I'm generally uncomfortable with small children in adult movies. If for no other reason than it's just terribly rude to the other movie patrons. It's particularly bad when the kid starts crying or fidgeting and the parents refuse to take them out of the theater so that all of the other people who paid for tickets and expected to enjoy the movie can do just that.

I know that sometimes a movie you're really excited about is released and you want to see it ASAP, but part of being a parent to a brand new baby is understanding that you're not going to get everything you want, exactly when you want it anymore. If you can't find a babysitter, be responsible parents and stay at home. You can catch a matinee in a day or two.


@stryker4526: I take exception at not taking kids to restaurants. Yes, some kids are really distracting at restaurants but it depends on the kid and the restaurant. Sure I wouldn't take my toddler to a white linen restaurant but casual dining during normal waking hours? We need to eat, too.
There are of course some sit-down restaurants that are even better for kids than others. If there is a kids menu, you really shouldn't be offended that people brought their kids with them, at least during normal eating hours. Of course, bar-restaurants have kids menus, and if someone is at the bar after curfew with their child, then that person is being irresponsible.


@lparsons42: I'm with you on that. I freely admit that I would never have taken MY kids to a fancy restaurant when they were younger, because they have the attention span of fruit flies and never would have behaved properly, but I've seen plenty of well-behaved kids out in relatively upscale places. I think we tend not to notice those kids, because our attention is diverted by the kids whose parents are letting them run around unchecked. Again, it's a matter of parents making the right call for their kids.

Plenty of parents suck at managing their kids out in public and let them run wild, but I suspect they're the same people who act like jerkfaces when they're out without the kids, too.


At that age, especially if they're nursing - they're pretty mellow. If the parents are on it and make sure to bail if the kid starts fussing, I don't care. I'd rather have a small infant in a theater than a toddler any day.

The idea of the loud noises hurting the baby's ears is something that I hadn't considered though.


It just doesn't make any sense to bring a kid to a movie unless the kid can reasonably be expected to watch with attention during the whole thing. Babies cry and little kids run around because that's what they're supposed to do. They're just acting their age. A theatre is simply not the place for it. Of course it varies from kid to kid, but I'd say the approximate age when a normal kid can handle a feature-length movie is about 6 or 7. Infants never, toddlers never, preschoolers almost never.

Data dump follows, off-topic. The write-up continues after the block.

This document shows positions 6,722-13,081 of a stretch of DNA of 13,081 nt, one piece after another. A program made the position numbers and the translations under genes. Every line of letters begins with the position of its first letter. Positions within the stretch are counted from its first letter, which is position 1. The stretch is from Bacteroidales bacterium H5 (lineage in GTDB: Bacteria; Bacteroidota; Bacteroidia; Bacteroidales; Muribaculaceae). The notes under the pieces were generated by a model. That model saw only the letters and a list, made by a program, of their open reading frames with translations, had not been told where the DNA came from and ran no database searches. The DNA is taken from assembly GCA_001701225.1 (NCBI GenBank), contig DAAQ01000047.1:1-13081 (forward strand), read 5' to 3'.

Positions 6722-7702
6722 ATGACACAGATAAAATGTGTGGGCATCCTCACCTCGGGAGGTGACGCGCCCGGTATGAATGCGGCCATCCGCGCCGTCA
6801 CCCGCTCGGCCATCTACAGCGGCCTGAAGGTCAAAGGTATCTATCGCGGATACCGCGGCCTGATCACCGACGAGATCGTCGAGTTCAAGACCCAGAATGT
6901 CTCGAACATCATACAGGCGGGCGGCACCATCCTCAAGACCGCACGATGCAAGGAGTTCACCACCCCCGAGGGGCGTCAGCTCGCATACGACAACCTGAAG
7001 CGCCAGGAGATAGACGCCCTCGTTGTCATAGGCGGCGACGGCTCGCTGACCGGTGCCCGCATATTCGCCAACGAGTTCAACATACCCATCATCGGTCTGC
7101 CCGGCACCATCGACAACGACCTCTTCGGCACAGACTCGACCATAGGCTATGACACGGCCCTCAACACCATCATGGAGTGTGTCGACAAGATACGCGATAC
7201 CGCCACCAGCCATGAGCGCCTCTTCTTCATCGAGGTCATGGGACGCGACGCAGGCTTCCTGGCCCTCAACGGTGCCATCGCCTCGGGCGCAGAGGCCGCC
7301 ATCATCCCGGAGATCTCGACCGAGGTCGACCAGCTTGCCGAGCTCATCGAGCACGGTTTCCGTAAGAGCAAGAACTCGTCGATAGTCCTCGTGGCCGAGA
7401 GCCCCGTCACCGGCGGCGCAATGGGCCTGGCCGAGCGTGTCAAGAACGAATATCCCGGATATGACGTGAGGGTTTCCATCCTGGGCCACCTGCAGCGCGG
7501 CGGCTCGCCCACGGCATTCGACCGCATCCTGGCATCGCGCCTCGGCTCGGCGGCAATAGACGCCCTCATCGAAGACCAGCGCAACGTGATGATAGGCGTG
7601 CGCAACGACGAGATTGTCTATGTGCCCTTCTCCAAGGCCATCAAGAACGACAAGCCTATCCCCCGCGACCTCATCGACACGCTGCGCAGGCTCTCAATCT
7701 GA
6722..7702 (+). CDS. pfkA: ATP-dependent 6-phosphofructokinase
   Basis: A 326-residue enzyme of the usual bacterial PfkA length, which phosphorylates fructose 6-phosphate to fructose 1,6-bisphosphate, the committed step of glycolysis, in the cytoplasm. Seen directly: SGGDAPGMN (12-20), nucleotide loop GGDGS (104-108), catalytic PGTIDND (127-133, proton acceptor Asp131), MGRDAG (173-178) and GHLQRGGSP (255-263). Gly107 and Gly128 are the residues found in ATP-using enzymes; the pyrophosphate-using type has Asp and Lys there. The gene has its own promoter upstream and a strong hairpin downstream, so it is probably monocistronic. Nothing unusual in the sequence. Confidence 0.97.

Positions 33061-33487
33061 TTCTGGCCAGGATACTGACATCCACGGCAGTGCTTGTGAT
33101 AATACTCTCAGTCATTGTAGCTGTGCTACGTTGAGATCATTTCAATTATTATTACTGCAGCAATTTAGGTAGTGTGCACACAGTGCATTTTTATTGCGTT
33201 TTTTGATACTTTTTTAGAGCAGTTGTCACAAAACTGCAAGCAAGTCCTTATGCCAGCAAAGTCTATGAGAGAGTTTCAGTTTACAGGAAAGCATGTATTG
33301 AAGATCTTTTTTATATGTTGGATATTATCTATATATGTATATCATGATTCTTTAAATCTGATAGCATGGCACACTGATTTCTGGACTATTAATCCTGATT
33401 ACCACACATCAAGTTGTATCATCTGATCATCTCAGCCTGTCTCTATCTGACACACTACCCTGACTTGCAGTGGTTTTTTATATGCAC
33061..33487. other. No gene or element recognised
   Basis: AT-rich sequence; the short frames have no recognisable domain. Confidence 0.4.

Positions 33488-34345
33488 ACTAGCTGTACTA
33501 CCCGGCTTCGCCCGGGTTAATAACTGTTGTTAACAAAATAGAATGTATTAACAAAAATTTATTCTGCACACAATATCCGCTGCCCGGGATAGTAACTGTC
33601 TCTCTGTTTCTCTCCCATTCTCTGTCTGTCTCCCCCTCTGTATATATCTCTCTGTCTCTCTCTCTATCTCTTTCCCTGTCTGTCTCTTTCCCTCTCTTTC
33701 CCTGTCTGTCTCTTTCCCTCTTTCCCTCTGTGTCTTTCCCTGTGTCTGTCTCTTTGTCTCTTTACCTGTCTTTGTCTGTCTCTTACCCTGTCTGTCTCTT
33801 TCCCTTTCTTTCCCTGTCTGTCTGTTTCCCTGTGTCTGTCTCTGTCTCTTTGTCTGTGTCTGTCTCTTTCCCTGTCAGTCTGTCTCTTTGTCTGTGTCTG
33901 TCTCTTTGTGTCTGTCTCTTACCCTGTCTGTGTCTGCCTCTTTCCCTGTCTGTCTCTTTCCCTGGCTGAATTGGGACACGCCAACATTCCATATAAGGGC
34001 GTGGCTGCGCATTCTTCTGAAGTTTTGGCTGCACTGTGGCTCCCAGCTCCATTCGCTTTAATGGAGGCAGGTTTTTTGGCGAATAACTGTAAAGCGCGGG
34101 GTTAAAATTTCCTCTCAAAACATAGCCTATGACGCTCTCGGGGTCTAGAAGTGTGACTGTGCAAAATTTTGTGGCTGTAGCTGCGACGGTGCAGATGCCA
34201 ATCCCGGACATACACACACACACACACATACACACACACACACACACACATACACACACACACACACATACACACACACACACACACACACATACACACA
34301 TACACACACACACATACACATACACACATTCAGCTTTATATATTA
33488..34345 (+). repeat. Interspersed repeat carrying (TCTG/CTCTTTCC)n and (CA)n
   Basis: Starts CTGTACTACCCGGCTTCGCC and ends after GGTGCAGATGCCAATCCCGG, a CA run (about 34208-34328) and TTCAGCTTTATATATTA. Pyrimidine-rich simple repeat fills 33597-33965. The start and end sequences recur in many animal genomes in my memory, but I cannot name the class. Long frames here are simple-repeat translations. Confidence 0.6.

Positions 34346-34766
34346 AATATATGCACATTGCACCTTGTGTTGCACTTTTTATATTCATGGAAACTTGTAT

If you can't stay up until the time the movie ends, you're too young.


I'm sorry if I offend, I really don't mind children, but the argument of "if the parents tend to the needs of the child before it gets out of hand" just doesn't cut it anymore. There are too many instances where I have been subjected to a little one crying or making sounds and the parents just ignore it like its not a big deal. If I'm going to fork over $12 - $15 bucks, I don't want to listen to your child while I'm trying to watch my movie. I don't care how good they usually are; it only takes one cry/scream/gurrgle/mommydaddy to disrupt the show. I'll take 50 cell phone lights over one non-teen any day of the week. I'm sure there are those of you out there that are actually responsible adults and parents but you are becoming a unique rarity.


@lparsons42: Yes, obviously my comment was not directed toward those taking their children to family restaurants or other kid-friendly eateries.
And I don't care if a bar has a kid's menu, kids should NOT be in bars, ever.


A crying kid disrupting MY movie = First world problem.


I never took my kids to a movie until they were at least 8 years old, and then it was a kid's movie. A midnight showing I would never do. Babies need attention and IMHO a theater is not the place for them at a midnight showing. Wait for a matinee or until the DVD is released, please.


last Summer i took my Nephew to the midnight premier of "Transformers :Dark of the Moon." He was 10 @ the time. and that was the only time for the foreseeable future(unless you count the second film of the double feature@ the local drive-in) don't really see anything coming i'm that desperate to see/ take him to.

anymore there aren;t too may I'LL go out @ midnight for.(Must be getting old or something...went to a 3am of "Revenge of the Sith" when it came out)
Only reason i was @ midnight screenings of "The Avengers", & "The Dark Knight Rises" is that i was doing the associated Marathons.(last night was the first i saw ANY of the Nolan bat-flicks in the Theater...)


Sadly, in Colorado, it seems to be the norm to bring infants to midnight showings. I've seen it many times. Even R-rated films, I've seen couples bring the entire clan complete with scared 6 year olds.

At the risk of getting "RAWR CENSORSHIP" replies, I am a firm believer that there needs to be a curfew imposed on children under 13, even in cases with a parent, for PG-13 or higher rated films after 10pm.


I was carded for one of the Twilight movies a few years back.. in broad daylight.. and I was like twenty at the time.